Kiki Peters is a single mom of a teenage son. She came to work at the Children’s Forum after teaching in an Early Head Start program. Though she loved working with children, Kiki realized her position did not provide a living wage. She held up to three jobs at one point to pay the bills.
Today, Kiki is the coordinator of our Child Care WAGE$® FLORIDA program and helps early learning educators who are in exactly the same situation she was in. She feels connected to the stories she hears from recipients of the salary supplements that keep them in the field and help them make ends meet financially.
Kiki shared her story to shed light on the daily challenges facing early education teachers, and the struggles she faced to get to where she is today. She encourages teachers to keep working hard to educate children and take advantage of programs to assist them with their salaries and careers.
What attracted you to the early childhood field?
Growing up, I thought I was going to become a veterinarian or a nurse. I attended Florida State University and was pursuing a degree in nursing. One semester, I enrolled in a child life course. That class was amazing and I wanted to learn more about young children. I decided to sign up for a child development course as well. From there, I decided to change my major to early learning. That child life course changed it all.
What were some of the challenges or sacrifices you had to make as a Head Start teacher?
I was in my early twenties, and, after working all day at my Head Start job, I went to another part-time job at a shoe store. I lived in public housing, used food stamps, borrowed money from my parents, and sometimes went without just to make it to my next payday.
I wasn’t aware that I made low wages. My hourly rate at Head Start was $10 an hour, and I thought I was making big bucks. I seriously thought I was making a great salary and it didn’t hurt that I had weekends off.
I had a three-year-old son to care for at the time, and the biggest thing I had to sacrifice was quality time with him. I wanted to provide a good life for him, but time is what I had to give up in order to make this happen.
How did you come to the Children’s Forum?
I shared my classroom with a co-teacher, and one day she brought in classified ads from the local newspaper. She came across a job advertisement for a T.E.A.C.H. Counselor. I had never heard of the Children’s Forum or T.E.A.C.H. I applied for the job and landed an interview. I was excited because I knew the T.E.A.C.H. Counselor position could be a career advancement.
I was initially hired as a T.E.A.C.H. counselor but two years later, I transferred to WAGE$. I have been there ever since, and currently oversee the WAGE$ program and four full-time staff.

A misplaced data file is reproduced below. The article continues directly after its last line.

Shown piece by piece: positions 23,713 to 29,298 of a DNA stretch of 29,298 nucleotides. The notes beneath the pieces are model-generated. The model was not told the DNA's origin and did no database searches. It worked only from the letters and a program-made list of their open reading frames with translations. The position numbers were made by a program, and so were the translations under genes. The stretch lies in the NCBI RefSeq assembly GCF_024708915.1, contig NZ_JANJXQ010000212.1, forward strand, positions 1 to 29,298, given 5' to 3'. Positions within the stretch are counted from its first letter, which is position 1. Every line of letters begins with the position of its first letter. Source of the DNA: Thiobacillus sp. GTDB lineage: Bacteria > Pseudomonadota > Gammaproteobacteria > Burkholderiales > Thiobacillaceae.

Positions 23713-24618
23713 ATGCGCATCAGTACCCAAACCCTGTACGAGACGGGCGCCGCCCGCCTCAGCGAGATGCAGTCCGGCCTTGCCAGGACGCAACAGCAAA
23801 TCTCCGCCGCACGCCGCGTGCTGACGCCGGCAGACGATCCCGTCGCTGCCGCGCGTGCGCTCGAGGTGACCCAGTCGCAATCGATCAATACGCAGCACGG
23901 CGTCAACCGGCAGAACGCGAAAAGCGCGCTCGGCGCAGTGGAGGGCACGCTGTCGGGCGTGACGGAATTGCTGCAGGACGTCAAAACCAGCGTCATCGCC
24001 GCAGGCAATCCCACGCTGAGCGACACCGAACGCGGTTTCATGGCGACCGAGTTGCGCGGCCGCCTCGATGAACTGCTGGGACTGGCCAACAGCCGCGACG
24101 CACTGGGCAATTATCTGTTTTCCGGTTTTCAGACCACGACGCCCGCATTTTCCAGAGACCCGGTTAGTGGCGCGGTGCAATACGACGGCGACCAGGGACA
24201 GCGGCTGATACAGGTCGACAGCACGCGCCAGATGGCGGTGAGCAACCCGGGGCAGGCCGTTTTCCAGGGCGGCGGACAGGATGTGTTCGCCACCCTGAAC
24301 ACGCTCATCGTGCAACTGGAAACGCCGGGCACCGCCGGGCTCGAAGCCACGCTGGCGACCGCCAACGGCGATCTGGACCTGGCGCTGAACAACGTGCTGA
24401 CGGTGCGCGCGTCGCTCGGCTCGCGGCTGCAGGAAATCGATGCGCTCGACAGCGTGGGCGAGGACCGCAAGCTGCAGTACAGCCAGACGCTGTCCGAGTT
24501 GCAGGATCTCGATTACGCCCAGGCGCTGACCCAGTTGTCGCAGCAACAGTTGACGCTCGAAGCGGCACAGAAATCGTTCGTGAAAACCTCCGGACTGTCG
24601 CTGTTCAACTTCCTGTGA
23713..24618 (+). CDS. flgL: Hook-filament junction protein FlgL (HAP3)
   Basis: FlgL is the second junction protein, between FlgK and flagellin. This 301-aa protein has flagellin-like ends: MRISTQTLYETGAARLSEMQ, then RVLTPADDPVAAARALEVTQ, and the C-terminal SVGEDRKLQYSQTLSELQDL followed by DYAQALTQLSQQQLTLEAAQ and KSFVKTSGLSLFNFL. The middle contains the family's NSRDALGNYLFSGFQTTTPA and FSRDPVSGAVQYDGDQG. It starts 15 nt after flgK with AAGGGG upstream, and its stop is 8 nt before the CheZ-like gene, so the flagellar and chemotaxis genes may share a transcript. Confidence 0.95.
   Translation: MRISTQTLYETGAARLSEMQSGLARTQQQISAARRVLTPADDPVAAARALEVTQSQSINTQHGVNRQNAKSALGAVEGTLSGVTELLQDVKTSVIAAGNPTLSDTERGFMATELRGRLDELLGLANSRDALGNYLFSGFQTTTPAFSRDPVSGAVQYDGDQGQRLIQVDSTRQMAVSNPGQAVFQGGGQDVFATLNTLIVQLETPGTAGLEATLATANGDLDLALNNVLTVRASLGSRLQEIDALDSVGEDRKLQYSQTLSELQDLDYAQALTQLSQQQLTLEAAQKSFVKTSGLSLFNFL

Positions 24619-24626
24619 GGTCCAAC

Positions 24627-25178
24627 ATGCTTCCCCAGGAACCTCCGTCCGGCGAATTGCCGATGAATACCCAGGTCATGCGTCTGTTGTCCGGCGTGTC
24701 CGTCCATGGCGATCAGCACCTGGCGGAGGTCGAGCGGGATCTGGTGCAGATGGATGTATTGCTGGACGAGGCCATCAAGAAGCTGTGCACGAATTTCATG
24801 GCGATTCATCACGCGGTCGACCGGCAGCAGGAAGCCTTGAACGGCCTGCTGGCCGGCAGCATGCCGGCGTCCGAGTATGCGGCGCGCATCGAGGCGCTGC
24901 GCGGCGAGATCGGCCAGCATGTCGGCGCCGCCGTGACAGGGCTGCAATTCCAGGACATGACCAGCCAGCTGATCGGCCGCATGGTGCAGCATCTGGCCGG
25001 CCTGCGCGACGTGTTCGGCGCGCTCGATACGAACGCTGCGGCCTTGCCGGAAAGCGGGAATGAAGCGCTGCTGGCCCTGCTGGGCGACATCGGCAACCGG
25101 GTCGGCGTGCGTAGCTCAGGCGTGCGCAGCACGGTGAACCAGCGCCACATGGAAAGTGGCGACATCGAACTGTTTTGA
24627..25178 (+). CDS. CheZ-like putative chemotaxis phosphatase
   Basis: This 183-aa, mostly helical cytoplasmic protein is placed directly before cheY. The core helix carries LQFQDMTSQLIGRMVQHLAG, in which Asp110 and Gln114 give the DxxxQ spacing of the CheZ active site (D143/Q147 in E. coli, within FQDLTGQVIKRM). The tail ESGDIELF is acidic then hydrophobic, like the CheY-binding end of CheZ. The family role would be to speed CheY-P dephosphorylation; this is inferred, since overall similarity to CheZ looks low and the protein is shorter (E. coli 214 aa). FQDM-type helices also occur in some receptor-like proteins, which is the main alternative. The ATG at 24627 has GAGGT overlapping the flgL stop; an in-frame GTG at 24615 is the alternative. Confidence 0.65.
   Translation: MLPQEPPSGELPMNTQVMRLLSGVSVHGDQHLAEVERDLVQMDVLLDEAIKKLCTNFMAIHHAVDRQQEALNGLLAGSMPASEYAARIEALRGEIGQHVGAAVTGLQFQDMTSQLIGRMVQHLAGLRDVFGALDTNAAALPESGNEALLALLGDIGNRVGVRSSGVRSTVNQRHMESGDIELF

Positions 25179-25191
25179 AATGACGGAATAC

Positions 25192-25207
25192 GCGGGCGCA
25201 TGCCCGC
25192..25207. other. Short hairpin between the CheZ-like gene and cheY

How did coming to the Forum change your life?
Coming to the Forum changed my world! It opened up financial possibilities for me and my family. I was able to quit my part-time job at the shoe store and move out of public housing. Within three years, I purchased my first home.
The Forum became my second family and my new support system. In addition, I received a Master’s degree in Public Administration in 2016.
How would programs like T.E.A.C.H. and WAGE$ have helped you when you were starting out?
Both T.E.A.C.H. and WAGE$ would have been incentives for me to stay in the classroom. I didn’t leave because I didn’t like my job; I left for better pay. Having a T.E.A.C.H. scholarship would have helped me achieve a master’s degree. With WAGE$, having an early education degree would have qualified me to receive a stipend of $1,500 every six months.
You’ve heard a lot of stories about early learning teachers trying to make ends meet. What stories have stood out the most, and why?
Most of the WAGE$ stories we hear are similar. The name will change, the city will change, but the struggles, the frustrations, the setbacks are all the same. We have heard the same story for far too long. When will it change, what will be the change, and who will make it change?
I recall a heartfelt letter we received from a teacher who was short on her utility bill. She didn’t have any assistance or support and was wondering what she was going to do. Her WAGE$ check arrived and she was able to pay her utility bill with the supplement. The fact that it came when she was most in need, that makes all us feel good and it makes our WAGE$ counselors feel proud of the work they do.
What advice would you give to early learning educators in the field today?
I would tell them to fight for what they believe in, but back it up by hard work, education and dedication. Choose to see the good: see the good in the work you do, see the good in children in your care, and don’t give up on yourself. Sometimes the detour is a blessing in disguise.
According to the Center for the Study of Child Care Employment in 2015, the median wage for child care workers was $9.53. Fortunately, early learning educators can qualify for assistance to continue working in the classroom and to earn a higher degree to get better paying jobs.
Our T.E.A.C.H. Early Childhood® Scholarship program provides scholarships for early childcare educators to work towards earning a Master’s, an Associate and/or Bachelor degree, or credentials in early childhood education. Learn more about T.E.A.C.H.
Our WAGE$ program offers education-based salary supplements to early childhood teachers working with children ages birth to five. Learn more about WAGE$.